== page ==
Other considerations are to evaluate the condition of your pillows, mattress, and sleeping position. You may want to avoid sleeping on surfaces that are too soft such as a couch or very soft mattress, and attempt side sleeping if able. Heating pads may also be useful to allow muscles to be warmed up to lengthen better, which may assist mobility. Lastly, avoiding bed rest is beneficial to prevent further decline in function and stiffness. You should continue to perform as much normal activity as you can in a safe manner, minimizing activities that require quick reactions and movements.


Neither being hurt nor being injured requires total rest but may require activity modification. If you are injured, then you want to limit activity involving that body part as it may worsen the condition—in this scenario we are talking about back pain. If you are unable to perform a critical task related to back pain, such as relating to your occupation or daily activities, and home remedies have failed to help you recover, then you should seek the consultation of a medical expert, such as your primary care physician, or Physiatrist, Spine Interventionalist, Sports Medicine physician, or an Orthopedic Surgeon.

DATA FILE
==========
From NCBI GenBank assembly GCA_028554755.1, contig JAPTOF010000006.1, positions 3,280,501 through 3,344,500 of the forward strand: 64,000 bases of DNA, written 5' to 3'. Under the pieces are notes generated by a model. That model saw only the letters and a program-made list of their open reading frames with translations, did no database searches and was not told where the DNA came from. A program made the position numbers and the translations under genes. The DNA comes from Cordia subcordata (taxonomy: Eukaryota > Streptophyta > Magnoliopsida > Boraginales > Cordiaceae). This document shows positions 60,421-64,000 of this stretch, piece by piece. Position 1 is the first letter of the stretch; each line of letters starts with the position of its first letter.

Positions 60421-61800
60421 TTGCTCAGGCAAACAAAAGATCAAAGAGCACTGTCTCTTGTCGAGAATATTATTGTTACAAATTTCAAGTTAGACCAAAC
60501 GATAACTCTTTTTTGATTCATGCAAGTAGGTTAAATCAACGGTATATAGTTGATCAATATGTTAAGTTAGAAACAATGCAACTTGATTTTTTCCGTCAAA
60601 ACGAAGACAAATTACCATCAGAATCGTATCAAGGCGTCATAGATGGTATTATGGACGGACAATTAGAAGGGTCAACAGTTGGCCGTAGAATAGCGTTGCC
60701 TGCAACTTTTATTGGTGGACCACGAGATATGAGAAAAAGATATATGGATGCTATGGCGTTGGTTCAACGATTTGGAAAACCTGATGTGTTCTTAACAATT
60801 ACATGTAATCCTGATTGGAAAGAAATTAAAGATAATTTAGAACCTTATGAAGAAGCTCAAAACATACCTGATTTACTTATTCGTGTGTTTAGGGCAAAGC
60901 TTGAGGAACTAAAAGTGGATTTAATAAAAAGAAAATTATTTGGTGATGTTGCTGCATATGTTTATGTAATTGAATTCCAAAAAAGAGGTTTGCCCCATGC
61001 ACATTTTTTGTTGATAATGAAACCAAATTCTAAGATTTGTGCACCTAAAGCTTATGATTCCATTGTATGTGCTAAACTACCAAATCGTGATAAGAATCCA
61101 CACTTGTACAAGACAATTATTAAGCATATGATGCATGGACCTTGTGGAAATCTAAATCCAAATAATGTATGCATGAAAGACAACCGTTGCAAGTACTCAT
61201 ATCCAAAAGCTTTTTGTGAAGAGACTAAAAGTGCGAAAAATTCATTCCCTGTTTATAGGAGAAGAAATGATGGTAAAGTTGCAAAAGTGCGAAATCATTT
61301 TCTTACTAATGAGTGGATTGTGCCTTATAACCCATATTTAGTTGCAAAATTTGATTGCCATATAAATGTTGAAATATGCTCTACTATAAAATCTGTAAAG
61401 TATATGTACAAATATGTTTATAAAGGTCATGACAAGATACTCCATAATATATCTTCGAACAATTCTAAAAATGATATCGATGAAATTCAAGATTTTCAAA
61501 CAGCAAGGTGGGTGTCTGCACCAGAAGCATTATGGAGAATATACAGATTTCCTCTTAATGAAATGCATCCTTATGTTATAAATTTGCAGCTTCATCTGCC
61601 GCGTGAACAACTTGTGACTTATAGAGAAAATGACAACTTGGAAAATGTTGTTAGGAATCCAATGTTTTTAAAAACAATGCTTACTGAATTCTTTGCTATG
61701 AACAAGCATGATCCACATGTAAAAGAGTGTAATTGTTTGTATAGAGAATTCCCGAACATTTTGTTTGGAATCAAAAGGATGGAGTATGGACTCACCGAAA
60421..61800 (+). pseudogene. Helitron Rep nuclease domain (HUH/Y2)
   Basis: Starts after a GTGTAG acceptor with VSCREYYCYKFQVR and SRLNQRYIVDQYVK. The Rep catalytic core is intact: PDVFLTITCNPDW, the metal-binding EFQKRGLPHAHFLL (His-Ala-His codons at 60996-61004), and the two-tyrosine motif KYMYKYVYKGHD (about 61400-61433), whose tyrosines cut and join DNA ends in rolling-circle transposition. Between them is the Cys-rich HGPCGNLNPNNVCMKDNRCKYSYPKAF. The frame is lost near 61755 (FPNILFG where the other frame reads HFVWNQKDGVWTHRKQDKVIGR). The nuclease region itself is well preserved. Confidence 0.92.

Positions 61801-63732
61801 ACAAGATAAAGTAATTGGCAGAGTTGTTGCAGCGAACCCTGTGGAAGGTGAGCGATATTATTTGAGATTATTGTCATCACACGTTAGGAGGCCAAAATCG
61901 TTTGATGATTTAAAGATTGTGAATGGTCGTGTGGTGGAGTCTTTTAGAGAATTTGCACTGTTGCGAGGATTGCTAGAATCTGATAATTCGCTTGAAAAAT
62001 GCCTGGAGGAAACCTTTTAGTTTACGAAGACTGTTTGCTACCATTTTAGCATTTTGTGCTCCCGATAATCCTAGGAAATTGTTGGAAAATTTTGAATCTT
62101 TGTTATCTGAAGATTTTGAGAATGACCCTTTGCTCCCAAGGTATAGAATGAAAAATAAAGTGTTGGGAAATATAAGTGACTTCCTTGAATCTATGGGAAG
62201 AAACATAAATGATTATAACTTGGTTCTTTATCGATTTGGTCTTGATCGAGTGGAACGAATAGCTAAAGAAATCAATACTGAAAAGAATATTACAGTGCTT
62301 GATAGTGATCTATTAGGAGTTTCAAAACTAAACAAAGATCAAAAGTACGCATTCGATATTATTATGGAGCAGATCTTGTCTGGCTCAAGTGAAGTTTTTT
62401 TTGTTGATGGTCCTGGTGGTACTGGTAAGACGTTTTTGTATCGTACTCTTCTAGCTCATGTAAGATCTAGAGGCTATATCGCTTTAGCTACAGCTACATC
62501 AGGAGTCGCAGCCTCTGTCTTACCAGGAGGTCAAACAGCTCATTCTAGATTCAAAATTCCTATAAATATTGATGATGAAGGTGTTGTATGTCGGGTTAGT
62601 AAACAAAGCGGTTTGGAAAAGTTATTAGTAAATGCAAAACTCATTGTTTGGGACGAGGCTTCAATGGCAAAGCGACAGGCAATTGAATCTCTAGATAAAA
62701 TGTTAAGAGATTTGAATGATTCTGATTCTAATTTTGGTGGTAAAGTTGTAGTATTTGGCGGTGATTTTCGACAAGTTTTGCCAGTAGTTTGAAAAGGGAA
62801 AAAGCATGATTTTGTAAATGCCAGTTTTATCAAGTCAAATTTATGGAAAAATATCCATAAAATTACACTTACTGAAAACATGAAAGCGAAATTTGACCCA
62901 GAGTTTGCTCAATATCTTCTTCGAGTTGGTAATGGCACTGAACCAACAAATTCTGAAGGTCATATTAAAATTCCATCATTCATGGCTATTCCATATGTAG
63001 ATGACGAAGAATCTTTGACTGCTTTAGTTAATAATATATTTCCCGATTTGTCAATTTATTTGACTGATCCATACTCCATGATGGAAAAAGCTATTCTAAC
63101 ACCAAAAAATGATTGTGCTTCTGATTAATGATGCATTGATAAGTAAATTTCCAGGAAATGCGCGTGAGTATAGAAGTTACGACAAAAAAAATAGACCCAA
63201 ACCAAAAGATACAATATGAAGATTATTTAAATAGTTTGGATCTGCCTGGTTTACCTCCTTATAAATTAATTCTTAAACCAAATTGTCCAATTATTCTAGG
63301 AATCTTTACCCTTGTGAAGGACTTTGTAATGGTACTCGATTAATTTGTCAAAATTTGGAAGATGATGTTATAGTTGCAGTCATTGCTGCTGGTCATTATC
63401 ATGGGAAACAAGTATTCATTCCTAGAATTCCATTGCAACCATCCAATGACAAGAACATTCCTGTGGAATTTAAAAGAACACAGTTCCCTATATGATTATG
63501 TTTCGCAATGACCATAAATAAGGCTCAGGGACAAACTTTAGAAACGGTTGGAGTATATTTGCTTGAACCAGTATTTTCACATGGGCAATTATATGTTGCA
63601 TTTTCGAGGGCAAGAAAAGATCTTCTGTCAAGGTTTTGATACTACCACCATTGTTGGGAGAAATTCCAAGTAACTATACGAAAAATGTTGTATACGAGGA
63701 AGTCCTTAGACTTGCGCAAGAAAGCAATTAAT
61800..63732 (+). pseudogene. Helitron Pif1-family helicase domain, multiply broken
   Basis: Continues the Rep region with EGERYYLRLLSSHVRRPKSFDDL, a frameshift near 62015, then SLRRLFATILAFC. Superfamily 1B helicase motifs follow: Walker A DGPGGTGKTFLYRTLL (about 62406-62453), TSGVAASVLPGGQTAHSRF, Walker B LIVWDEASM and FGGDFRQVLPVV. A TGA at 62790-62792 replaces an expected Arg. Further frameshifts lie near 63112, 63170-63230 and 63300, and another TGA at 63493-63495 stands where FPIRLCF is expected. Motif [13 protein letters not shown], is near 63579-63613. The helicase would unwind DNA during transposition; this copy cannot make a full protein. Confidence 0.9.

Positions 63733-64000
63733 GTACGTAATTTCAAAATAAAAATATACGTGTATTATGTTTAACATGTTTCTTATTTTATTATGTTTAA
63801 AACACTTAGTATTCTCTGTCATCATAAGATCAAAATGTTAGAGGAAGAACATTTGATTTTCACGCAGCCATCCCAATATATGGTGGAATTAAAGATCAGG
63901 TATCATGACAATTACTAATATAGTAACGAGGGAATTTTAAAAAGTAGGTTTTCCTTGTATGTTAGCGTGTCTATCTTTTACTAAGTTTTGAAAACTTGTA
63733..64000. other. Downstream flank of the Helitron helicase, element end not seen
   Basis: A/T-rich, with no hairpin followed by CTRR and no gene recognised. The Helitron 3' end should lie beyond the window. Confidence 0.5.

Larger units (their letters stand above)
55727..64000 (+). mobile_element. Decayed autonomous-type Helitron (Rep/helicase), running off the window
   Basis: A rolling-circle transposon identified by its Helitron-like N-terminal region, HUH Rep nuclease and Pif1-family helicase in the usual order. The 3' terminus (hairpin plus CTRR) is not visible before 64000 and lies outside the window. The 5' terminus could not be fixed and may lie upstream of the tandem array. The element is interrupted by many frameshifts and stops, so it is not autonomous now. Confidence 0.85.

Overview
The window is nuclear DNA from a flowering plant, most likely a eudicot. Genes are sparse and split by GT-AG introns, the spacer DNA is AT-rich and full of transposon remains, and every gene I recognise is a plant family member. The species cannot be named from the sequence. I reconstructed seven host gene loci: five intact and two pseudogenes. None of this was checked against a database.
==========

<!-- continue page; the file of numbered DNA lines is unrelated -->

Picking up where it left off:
Injuries that limit recreational activities without significant impairment (i.e., a physical injury that causes loss of the ability to walk, stand or sit; loss of the ability to use a limb; or daily severe pain) can be managed conservatively with home remedy pain control and activity modification, which is avoiding activities that trigger the impairment or pain. Injuries that affect occupational status or daily activities may require attention sooner than later if not improved within one week or are of such severity that you are suffering without immediate relief. 

Many times, these types of injuries require a high-fidelity physician evaluation with medical imaging to aid in diagnosing and treating the problem. It is also important to have realistic expectations once your problem is identified, as many musculoskeletal conditions make take many weeks to months to improve. Commitment to a pain control regimen and a therapeutic physio regimen is needed, and this will likely need to be incorporated life-long to limit recurrence or worsening of the condition once improved.

As always, if you are unsure what to do, consult with your primary care physician. For more information visit Orthosouth.org or call 901.641.3000

Dr. Abrams is a fellowship trained interventional spine specialist with OrthoSouth who sees patients at the group’s Briarcrest Ave. and Southaven clinics. He completed his fellowship in Pain Medicine at Hershey S. Milton Medical Center at Penn State Health and his surgical residency at Boonshoft School of Medicine at Wright State University-Wright-Patterson Air Force Base. He is a graduate of UT Health Science Center in Memphis. In his free time, Dr. Abrams enjoys riding his motorcycle, playing basketball, and competitive shooting.